Home / Industry / Media /  Film industry divided on India’s Oscar chances

NEW DELHI: The selection of a low-budget arthouse Gujarati film Chhello Show as India’s official entry to the Academy Awards has left the movie industry divided and not too hopeful of the country’s chances at the Oscar next year. Not only is the film a remake of a 1988 foreign movie Cinema Paradiso, critics and trade experts say the West is far more fascinated by India’s large-scale colourful action spectacles with song-and-dance than these slow-burn films. Moreover, producers of these commercial potboilers that are never sent as official entries, also have the bandwidth and resources to market the film in the US, a task that SS Rajamouli’s RRR, also in the running, had already begun.

“Films like RRR and KGF have proven that India no longer lags behind Hollywood as far as scale and action go. The former has been watched and is known across the world, including places such as Australia and Canada," film producer and distributor Sunny Khanna said explaining why sending an unknown film is akin to killing the country’s chances at the Oscars.

Commercial Indian films like RRR have received much praise from western filmmakers, actors and critics, said Mitesh Kothari, co-founder and chief creative officer of digital agency White Rivers Media. “To support the film at the Oscar awards, we have seen massive campaigns for nominations in categories including Best Picture, Original Screenplay, Cinematography and more. Campaigning for awards is all about spreading the love for films, having artistic conversations and celebrating cinema. Marketing is a major catalyst behind a film’s worldwide recognition. Such high-flier Indian movies have significantly penetrated the western world and have come very close to nominations in the prestigious awards, where the best movies across the world participate," Kothari said.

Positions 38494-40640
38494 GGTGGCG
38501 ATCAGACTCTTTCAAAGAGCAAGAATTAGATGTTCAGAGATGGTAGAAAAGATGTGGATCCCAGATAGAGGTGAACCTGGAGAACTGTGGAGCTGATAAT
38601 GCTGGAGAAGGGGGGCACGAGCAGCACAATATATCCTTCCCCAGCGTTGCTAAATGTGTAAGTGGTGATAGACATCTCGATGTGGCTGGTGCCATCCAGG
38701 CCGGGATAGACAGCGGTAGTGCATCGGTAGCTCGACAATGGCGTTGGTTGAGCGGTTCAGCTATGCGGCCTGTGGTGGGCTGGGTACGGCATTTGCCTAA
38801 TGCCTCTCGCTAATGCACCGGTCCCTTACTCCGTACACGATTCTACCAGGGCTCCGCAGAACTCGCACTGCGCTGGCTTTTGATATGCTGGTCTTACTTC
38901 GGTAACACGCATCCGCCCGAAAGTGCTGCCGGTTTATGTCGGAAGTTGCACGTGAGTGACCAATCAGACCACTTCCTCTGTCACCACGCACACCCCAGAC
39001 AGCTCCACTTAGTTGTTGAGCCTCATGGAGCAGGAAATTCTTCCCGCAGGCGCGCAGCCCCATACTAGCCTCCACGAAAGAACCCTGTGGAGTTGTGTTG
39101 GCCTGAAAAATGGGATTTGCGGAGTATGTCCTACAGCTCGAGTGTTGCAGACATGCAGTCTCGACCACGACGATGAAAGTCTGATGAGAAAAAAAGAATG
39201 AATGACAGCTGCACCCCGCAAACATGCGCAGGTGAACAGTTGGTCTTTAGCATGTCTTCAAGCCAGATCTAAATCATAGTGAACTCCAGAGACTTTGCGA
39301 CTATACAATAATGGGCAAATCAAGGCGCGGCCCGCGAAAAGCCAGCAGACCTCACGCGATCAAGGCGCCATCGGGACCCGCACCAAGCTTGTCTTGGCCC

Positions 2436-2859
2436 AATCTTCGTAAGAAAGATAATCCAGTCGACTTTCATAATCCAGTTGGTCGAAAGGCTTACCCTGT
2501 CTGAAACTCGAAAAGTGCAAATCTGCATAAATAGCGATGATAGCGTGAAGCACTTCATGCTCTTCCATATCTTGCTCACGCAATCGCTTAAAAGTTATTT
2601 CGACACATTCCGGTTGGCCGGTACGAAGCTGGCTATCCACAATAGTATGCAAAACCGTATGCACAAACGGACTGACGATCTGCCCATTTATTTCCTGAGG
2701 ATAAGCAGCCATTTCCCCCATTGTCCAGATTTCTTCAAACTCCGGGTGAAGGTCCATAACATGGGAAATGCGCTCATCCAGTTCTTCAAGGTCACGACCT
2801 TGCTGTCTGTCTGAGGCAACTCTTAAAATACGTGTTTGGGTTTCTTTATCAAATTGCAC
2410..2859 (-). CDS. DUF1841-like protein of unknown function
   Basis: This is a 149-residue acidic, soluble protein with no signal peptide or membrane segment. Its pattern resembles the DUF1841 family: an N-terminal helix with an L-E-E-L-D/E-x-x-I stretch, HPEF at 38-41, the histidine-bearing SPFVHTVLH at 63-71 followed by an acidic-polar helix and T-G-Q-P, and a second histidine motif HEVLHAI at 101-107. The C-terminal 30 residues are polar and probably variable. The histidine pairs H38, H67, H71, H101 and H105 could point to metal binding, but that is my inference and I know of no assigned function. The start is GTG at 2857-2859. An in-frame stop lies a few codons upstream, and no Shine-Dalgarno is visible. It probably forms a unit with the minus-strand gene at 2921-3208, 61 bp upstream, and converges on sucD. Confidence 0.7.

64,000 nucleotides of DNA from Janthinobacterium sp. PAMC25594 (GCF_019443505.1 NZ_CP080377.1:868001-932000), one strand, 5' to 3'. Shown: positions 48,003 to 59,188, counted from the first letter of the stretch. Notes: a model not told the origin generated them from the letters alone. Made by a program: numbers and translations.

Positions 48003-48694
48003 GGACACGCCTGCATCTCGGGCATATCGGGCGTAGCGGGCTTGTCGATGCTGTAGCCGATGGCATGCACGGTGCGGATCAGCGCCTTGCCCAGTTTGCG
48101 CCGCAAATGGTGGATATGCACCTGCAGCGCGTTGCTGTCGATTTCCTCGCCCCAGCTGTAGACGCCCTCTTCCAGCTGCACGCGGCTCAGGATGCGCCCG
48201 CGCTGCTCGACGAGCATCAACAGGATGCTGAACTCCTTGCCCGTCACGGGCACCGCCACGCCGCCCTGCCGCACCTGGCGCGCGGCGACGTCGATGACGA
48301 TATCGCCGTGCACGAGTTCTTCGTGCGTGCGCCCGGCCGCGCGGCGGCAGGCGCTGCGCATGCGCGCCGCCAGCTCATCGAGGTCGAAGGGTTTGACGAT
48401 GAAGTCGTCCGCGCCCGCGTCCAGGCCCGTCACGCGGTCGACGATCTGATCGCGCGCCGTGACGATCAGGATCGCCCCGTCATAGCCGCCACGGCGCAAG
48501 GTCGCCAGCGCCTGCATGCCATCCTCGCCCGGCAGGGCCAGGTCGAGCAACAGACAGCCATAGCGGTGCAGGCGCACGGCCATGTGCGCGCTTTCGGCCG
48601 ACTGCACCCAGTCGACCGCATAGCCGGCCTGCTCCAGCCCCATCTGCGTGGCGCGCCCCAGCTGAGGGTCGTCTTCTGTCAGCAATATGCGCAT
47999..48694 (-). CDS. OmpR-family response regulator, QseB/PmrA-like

To be sure, costs of marketing a film for the Oscars, according to many industry experts, could range from 15-20 lakh to several crores. Teams have to go camp in Los Angeles as early as October and possibly stay there up to February when the ceremony happens, staying close to the Academy of Motion Picture Arts and Sciences and possibly hiring auditoriums in the headquarter to hold screenings.

The second-most important step is to hire the right publicity team. While individual agents are willing to negotiate depending on exactly how long you need their services and how far ahead you make it in the race, a top publicist may even end up with as much as 10 crore. The third step would be to get featured on all, or most, important media outlets-print, radio, television and digital, as part of a promotional campaign that ideally, should result in a full-fledged theatrical release in at least some parts of the US. Further, the most important aspect of running the Oscar foreign film race is making sure the entire jury watches your film. Filmmakers must either organize screenings or send DVDs of the film to the Hollywood Foreign Press Association, a non-profit organization of journalists and photographers that reports on the entertainment industry in the US.

ABOUT THE AUTHOR

Lata Jha

Lata Jha covers media and entertainment for Mint. She focuses on the film, television, video and audio streaming businesses. She is a graduate of the Columbia School of Journalism. She can be found at the movies, when not writing about them.
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